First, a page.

Everything sucked back then, relatively speaking. All I ever did was work, but I had absolutely nothing to show for it because I wasn’t making jack shit due to a brutal combination of shitty decision making, poor career choices and a lifetime of not living up to anyone’s expectations. Or my own potential. Take your pick. You reach a certain age and it simply doesn’t matter anymore, because everyone’s sick and tired of offering their guidance. If you haven’t “gotten it” by you’re mid-twenties, you’re not getting it, period.

All I knew was that I needed more cash immediately, so I called “Jim Hughes,” a family friend who owned a couple of bars in my old neighborhood. I’d done bouncing work for Jim off and on since high school, but hadn’t spoken to him about a job in over ten years. This was because I’d already soured on bar work once before, and never really planned on going back. Bar money was just as green as any other kind, however, so I decided to take advantage of one of the few unburned bridges I’d left behind.

What I really hadn’t expected was an offer to work in Manhattan, but since Jim’s place was about to go out of business, that’s what he came up with for me. My timing, for better or for worse, was perfect.

So, just like that, three days after I decided I needed a second job, I was on my way into the city to stand on a box. As I’d eventually come to find out, things tend to move rather quickly in the nightclub business…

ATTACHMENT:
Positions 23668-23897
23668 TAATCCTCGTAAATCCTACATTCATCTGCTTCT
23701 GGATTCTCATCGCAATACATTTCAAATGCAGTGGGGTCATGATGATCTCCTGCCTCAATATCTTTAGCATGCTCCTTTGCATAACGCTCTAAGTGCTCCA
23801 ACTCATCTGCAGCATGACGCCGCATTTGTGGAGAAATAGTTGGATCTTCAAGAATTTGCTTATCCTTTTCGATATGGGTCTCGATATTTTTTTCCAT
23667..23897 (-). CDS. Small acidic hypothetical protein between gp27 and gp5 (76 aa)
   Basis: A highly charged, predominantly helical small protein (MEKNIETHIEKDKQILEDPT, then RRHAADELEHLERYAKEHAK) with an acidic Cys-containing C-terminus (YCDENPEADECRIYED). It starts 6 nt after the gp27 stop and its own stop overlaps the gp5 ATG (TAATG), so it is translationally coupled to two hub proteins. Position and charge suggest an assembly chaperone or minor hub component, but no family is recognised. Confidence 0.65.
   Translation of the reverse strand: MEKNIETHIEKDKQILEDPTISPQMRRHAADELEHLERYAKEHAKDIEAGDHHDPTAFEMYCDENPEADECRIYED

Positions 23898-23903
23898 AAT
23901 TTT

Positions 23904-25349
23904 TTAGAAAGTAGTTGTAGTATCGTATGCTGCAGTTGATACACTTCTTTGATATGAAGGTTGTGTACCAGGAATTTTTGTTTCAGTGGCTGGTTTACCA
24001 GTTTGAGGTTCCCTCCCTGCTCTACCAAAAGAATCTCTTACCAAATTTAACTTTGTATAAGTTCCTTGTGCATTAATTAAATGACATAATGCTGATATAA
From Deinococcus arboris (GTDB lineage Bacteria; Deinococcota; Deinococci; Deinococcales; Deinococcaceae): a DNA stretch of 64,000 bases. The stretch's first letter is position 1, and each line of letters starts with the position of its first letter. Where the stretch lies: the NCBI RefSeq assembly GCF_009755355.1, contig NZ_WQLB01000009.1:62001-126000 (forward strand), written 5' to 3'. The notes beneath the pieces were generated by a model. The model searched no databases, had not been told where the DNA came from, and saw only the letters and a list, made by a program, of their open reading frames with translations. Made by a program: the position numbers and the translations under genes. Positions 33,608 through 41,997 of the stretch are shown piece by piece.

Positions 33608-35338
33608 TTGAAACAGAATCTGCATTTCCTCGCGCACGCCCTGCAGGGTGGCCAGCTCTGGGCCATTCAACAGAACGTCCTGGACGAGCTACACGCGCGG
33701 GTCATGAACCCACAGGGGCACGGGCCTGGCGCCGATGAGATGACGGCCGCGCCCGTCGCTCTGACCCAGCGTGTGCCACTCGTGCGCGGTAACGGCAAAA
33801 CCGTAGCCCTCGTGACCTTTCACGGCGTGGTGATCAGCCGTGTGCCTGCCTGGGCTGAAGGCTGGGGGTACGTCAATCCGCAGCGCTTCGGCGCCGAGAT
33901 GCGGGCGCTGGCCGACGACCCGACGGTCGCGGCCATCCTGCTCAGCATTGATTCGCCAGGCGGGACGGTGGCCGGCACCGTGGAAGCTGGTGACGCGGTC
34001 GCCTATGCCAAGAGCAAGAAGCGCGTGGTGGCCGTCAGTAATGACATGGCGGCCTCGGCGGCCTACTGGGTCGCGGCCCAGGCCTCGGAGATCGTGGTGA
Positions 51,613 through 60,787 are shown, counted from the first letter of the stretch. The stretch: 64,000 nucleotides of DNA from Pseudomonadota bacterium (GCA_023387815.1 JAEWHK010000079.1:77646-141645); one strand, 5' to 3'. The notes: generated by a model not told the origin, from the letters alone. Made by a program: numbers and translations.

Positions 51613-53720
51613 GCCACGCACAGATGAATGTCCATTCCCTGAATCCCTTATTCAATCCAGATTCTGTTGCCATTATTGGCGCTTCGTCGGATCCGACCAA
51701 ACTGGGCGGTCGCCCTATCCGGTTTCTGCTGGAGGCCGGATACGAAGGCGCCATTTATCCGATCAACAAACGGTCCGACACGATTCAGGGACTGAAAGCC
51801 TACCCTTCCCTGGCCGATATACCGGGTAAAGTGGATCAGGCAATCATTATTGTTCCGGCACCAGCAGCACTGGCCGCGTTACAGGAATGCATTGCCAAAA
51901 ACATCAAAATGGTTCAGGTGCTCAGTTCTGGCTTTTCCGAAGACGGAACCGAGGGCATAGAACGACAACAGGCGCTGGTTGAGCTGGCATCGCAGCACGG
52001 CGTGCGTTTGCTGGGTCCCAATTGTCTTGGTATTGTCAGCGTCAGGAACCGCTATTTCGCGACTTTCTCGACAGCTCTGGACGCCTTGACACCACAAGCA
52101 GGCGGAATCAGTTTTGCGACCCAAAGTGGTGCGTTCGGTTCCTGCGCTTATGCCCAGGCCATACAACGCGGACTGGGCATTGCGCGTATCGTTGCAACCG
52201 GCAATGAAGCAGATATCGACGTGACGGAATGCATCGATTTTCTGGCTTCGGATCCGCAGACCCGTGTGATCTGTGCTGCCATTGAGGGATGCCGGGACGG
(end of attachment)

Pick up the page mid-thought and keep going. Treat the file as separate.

Wednesday, July 25, 2007


Sorry for the lack of new posts lately. I've pretty much been working every night of the week for the past month, and free time is something I haven't had much of.

This situation, however, is showing signs of potential improvement.

Tuesday, July 24, 2007


Every time I’m involved in - or privy to inside information about - something that makes the newspapers, the version of the story that appears in print bears absolutely no resemblance to what actually happened.

Every single fucking time. Facts are confused, names are misspelled, and locations and names of places are never listed correctly.

Why is that?

Friday, July 20, 2007


“Attention passengers. This station is Kew Gardens-Union Turnpike*. Kew Gardens-Union Turnpike station will be the last stop on this train due to track work. Transfer here for connections to the F train and a shuttle train to Sutphin Boulevard.”

The doors slid open and a mass of dispirited humanity filed off the train, our soon-to-be-more-comfortable reverie interrupted by the news of an entirely unwelcome transfer. I reached between my legs, scooped my backpack by the loop stitched to the top and carried it, suitcase-style, out to the platform with the rest of the disenfranchised souls who’d boarded the train, miles back down the line, with no knowledge of “track work” or a disrupted “weekend repair schedule.”